Before Sunrise ★★★★

I was 12 when Before Sunrise was released, and it wasn't until I was about 14 that I first experienced it. At the time, I was a fan of conversation-centric movies like Clerks, The Breakfast Club and even (to some degree) Pulp Fiction. These showcased fantastic writing and some of the most well-established characters to a degree that my sensory-centric young brain just didn't seem prepared for - after all, I grew up through the years where truly convincing special effects and rich (loud) soundtracks became the standard for cinema. Sensory overload was what caught the audience's (and certainly a young man's) attention, and most of the movies I would call 'formative' for myself as a young movie aficionado would share these traits. I remember Before Sunrise distinctly in this period of my life for being starkly different.

Returning to Linklater's first in the Before series, the intangible feelings and serenely powerful awe I experienced when I first saw the film returned to me, but I feel as though I am now better equipped to truly understand why Linklater's work here is so impressive. I'm now able to actually articulate what lasting effects the film is able to have, and I'm proud of that younger version of myself for giving the film a chance all those years ago and not discounting it. I was 14, and revisiting this film at the age of 30 brings a deeper understanding of Jesse (Hawke) and Celine (Delpy), one that a young man could only ever get the gist of. But something resonated with me then, and still does to this day.

Throughout the film, the dialogue between our leads is often non-stop and completely fluid, framed in long single-take cuts and absolute minimalist scenery. These conversations have a power in their natural flow, with neither character feeling overbearing or under-reaching. But these long, drawn-out conversations about both banal and epic topics also have just as much power when they stop being conversations. For a movie featuring so much talking, many of the truly sublime moments in the film happen where the characters aren't talking, and stop long enough to share glances or let ideas soak in. It's in that balance that Linklater demonstrates an effortless gift at understanding what makes a conversation impactful. Similarly, Hawke and Delpy truly shine, as actors who are either so well-rehearsed that they are completely entrenched or so fully natural in their roles that they roll seamlessly from one notion to the next – it's difficult to tell which, and that's actually an utterly disarming quality.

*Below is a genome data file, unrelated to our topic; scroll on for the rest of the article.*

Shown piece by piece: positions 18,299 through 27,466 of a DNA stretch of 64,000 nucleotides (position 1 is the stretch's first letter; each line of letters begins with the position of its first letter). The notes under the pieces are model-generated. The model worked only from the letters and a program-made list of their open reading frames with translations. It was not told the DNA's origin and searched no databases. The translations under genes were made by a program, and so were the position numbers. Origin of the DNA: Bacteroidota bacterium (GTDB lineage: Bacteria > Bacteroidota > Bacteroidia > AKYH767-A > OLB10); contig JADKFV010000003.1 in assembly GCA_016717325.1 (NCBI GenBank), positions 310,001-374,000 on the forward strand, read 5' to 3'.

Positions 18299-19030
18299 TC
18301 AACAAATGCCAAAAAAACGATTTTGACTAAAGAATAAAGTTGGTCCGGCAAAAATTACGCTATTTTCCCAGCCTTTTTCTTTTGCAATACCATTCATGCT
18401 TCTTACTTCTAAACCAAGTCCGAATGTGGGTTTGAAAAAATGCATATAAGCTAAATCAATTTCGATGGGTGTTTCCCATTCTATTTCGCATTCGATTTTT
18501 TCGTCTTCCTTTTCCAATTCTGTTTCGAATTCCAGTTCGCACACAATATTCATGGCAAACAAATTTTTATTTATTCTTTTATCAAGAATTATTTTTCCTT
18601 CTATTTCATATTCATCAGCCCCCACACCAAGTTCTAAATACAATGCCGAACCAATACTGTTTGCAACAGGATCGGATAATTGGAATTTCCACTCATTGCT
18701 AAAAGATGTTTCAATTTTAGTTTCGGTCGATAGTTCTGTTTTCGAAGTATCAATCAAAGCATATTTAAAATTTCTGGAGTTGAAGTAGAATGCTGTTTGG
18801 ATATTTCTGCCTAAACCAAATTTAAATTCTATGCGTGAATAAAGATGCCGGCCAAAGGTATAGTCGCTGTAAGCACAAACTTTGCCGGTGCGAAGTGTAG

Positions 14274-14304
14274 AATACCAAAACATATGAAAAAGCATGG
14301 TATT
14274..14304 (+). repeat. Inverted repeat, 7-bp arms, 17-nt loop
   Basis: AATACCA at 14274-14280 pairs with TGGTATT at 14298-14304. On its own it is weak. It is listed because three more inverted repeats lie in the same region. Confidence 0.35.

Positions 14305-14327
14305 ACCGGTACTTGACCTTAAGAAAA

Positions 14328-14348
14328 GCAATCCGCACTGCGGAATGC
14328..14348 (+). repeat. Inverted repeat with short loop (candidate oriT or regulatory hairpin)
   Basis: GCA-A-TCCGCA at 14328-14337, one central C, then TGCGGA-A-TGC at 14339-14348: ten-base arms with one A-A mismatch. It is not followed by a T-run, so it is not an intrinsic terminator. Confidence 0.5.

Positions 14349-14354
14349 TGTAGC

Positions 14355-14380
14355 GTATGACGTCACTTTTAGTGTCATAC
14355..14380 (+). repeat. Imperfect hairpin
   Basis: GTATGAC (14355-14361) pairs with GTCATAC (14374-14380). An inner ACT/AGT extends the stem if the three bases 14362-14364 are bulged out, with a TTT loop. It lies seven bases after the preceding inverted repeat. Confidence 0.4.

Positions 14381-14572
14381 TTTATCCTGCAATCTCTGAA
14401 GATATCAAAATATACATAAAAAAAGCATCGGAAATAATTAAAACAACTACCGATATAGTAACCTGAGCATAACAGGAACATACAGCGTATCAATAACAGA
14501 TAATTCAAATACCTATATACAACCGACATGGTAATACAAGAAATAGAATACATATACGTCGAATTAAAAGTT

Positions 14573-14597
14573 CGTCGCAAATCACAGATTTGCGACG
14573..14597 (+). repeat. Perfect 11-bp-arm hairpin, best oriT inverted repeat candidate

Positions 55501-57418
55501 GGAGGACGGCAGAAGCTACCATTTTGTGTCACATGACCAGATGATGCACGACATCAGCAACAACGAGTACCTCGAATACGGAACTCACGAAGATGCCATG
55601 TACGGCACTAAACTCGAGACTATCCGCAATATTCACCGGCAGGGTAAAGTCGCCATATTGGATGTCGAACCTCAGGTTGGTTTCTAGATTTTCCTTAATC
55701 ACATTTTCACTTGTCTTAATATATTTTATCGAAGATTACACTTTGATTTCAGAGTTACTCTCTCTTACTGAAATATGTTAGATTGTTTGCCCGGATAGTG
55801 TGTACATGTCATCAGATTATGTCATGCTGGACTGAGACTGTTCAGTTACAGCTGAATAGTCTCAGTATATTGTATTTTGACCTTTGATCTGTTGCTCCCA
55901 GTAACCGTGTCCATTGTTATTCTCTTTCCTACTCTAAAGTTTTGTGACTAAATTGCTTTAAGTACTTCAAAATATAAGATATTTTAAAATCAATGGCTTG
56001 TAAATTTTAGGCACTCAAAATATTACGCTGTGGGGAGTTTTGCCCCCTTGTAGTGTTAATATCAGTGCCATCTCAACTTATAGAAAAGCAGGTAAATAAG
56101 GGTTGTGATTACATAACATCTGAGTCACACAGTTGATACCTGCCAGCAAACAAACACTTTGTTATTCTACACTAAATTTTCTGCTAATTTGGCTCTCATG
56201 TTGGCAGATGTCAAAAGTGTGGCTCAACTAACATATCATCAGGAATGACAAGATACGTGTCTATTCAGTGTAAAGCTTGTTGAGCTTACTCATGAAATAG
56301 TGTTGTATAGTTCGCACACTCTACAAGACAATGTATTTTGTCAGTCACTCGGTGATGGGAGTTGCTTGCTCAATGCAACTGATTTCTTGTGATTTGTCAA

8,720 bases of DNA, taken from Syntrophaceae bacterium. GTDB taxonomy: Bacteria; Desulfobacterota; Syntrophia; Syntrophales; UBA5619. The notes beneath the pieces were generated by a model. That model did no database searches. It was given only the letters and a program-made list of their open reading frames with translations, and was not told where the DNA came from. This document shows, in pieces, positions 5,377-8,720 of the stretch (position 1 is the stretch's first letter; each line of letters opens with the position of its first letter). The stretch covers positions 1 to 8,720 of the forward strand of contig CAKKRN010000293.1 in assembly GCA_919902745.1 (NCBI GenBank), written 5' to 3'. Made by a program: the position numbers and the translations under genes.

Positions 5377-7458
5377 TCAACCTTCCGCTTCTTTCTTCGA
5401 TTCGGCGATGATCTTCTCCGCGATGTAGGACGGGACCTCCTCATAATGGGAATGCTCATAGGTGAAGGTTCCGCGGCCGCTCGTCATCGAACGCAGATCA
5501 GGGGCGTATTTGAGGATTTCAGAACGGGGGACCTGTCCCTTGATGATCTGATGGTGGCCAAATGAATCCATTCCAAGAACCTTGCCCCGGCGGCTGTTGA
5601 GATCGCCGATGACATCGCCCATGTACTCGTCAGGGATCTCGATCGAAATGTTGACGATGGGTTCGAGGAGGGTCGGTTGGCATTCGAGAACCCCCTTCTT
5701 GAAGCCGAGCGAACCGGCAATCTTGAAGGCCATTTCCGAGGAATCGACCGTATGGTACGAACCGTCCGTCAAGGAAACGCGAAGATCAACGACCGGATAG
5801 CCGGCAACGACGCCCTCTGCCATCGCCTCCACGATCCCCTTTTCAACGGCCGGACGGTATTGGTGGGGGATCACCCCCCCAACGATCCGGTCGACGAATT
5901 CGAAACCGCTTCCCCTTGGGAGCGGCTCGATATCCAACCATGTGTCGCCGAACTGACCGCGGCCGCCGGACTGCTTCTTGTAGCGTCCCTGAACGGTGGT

Before Sunrise is a movie about love - about pasts and hopes and dreams and futures and sharing all of these things. But it's not a romantic film. There's romance, sure, but the connection between Jesse and Celine doesn't seem to fall into any cinematic idea of chemistry. And it makes sense seeing as chemistry, as a word, means a clinical, empirical understanding the science of fundamental relationships. None of which applies to the natural and nuanced connection being established and unfolding within this film. A rose is romantic. This film is sunlight giving a rose its life.

I still feel an immediate sense of longing at the end of the film as a harpsichord and violin intertwine over locked-camera picture, summating the experience of two souls coming together and drifting apart again. But I also still feel the same sense of hope I had upon first seeing this film - that the story of Celine and Delpy wasn't over, even if all we got was this one film. I'm thoroughly glad that's not the case.